• Do we have an emotional enough message to trump the two major parties? Stronger economy, fairer society is all well and good, but I got a much better response whilst campaigning from our policies, which by and large people didn’t know as a result of our poor media coverage. I think the penny in the pound income tax and things like that come with enough emotional substance to appeal to people, offer something different from just a soundbite.

  • Want to know what would really make the Lib Dems stand out? Zero tolerance of Islamism – policy solution a `charter of values` that sets out both Britishness and how we got here via social reforms embedding womens and lgbt rights through a national conversation.

    Zero tolerance of rubbish work practices. Reform the Job Centre Plus make it into a `jobs factory`. Twin track the approach – you can go on Universal Jobmatch day after day on £73 a week OR for £100 a week you’ll have your work coach financially targetted to find you work within six weeks via placements, fast track interviews etc. Fast track free DBS searches, provide all stamps, printing and just destroy all barriers to entry level employment. Make the companies themselves train people up. There are jobs out there just silly hurdles to overcome just to get into them. Of course this will mean intervening in Lib Dem views on British workers rightst etc.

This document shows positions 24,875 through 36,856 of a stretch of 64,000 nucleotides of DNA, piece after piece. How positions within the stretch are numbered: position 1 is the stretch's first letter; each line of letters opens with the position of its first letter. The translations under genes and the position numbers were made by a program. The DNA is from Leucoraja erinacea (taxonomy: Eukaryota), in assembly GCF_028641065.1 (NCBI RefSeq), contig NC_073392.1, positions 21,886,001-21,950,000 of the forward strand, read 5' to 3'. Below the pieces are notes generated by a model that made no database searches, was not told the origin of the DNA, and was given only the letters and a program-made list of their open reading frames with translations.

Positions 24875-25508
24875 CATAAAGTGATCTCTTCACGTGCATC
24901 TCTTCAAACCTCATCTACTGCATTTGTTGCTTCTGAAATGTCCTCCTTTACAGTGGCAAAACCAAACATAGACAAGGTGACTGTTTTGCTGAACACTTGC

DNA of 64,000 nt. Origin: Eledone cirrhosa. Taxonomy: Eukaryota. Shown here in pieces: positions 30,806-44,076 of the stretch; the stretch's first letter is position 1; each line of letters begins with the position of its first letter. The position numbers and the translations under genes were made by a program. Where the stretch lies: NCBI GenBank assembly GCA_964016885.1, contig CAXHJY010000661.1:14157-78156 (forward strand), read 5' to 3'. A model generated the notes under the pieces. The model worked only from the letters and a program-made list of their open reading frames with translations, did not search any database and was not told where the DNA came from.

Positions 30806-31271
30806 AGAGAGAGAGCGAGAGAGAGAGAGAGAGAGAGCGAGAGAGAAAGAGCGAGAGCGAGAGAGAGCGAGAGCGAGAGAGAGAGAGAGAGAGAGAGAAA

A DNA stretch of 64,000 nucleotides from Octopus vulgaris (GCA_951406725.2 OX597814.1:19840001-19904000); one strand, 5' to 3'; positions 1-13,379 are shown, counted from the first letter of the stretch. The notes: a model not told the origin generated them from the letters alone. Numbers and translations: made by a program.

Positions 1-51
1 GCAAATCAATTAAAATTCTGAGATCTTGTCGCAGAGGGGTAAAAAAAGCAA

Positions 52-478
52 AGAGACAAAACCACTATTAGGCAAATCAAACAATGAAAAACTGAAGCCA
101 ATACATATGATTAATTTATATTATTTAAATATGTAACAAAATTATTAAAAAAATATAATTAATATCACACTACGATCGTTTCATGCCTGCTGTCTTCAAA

Outlaw lack of choice for ZHCs. If people want them so be it. A lot of people don’t. There is a sharp labour market – make it sweat for those at the bottom. A sort of `hand in hand` approach until you can let go – then that person can hand hold for someone else.